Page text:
There is increasing evidence that dysbiosis of the intestinal microbiota is associated with various human diseases, including IBD, IBS, obesity and metabolic syndrome. It has been reported that the composition of microbiota in IBD is different from that in healthy subjects [41-43]. However, a direct causal relationship between dysbiosis and IBD has not been confirmed. Despite the fact that bacterial composition in the intestine is likely to be related to food [44], a similar decrease in the relative proportion of Firmicutes has been consistently observed in Eastern and Western CD patients with completely different food cultures [45]. This suggests that the onset of the disease is associated with a situation where changes in intestinal bacterial composition are induced besides eating habits. Previous studies have reported that relative proportions of Faecalibacterium and Lachnospiraceae are decreased in CD patients, indicating that these compositional changes are important for the development of IBD [5]. In our study, the change of microbiota in water stress and sleep deprivation showing increased abundance of B. massiliensis and C. cocleatum known to be colitogenic bacteria with reduction of Lactobacillus and A. muciniphila known to be beneficial bacteria, similar to intestinal bacterial composition of IBD patients. This is a significant finding in that our microbiota study suggests change of intestinal bacteria has already begun before inflammation has occurred. Also, changes in compositions can be alleviated by administration of melatonin. The abundance of beneficial bacteria indicates the importance of melatonin as a helpful modulator of intestinal microbiota.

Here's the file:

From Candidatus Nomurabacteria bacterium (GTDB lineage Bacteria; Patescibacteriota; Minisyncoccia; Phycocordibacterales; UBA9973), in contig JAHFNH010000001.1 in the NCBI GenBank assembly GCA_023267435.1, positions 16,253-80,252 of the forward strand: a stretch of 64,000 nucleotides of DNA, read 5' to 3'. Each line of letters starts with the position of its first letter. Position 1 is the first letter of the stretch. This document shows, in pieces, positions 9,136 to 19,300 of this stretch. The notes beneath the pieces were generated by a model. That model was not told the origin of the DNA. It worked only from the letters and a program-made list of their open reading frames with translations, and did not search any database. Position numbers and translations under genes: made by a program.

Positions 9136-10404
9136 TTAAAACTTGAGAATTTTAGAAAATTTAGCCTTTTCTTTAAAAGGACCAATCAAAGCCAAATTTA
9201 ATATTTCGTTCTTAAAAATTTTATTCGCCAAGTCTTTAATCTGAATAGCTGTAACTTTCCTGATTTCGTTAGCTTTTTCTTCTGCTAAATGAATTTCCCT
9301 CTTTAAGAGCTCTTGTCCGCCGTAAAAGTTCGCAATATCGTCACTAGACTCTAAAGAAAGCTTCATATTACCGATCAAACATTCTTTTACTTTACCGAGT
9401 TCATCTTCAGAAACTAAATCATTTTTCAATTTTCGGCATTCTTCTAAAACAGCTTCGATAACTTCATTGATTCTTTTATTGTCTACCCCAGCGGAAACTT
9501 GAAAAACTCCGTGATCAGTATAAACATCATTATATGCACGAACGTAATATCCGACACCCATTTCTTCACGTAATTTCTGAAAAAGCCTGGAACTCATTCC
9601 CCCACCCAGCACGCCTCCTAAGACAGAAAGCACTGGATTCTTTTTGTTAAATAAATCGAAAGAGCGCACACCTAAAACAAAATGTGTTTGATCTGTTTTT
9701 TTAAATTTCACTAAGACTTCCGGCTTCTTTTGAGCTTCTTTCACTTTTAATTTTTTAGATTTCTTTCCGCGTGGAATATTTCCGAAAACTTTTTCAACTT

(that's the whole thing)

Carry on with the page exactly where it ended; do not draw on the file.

Our study has limitation of, weight loss can affect microbiota composition during stressful condition. So further study is necessary in this condition.

In conclusion, this study showed that stress and sleep deprivation could affect intestinal dysbiosis and increase colitogenic microbiota, which could contribute to the aggravating digestive disease. Melatonin concentrations in feces and colon tissue were decreased under water stress and sleep deprivation. Melatonin treatment brought recovery of melatonin concentration in colon tissue and modulation of dysbiosis of intestinal microbiota.

Notes

FINANCIAL SUPPORT

This work was supported by a grant of the National Research Foundation (NRF) funded by the Ministry of Science and ICT, Republic of Korea (NRF-2016R1A2B1016426) (Park YS). They funded the all cost of animal experiments and microbiological analysis.

CONFLICT OF INTEREST

No potential conflict of interest relevant to this article was reported.

AUTHOR CONTRIBUTION

Design of the study: Kim SH, Park YS, Park JW, Kho Y, Jun JH. Data acquisition; data analysis and interpretation; wrote the manuscript: Kim SH, Park YS. Conceived the study; critical revision of manuscript for intellectual content: Park JW. Data acquisition: Seok PR, Choi YJ. Data analysis and interpretation: Kho Y, Jun JH, Shin JH, Jung HC, Kim EK. Approval of final manuscript: all authors.

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Fig. 1.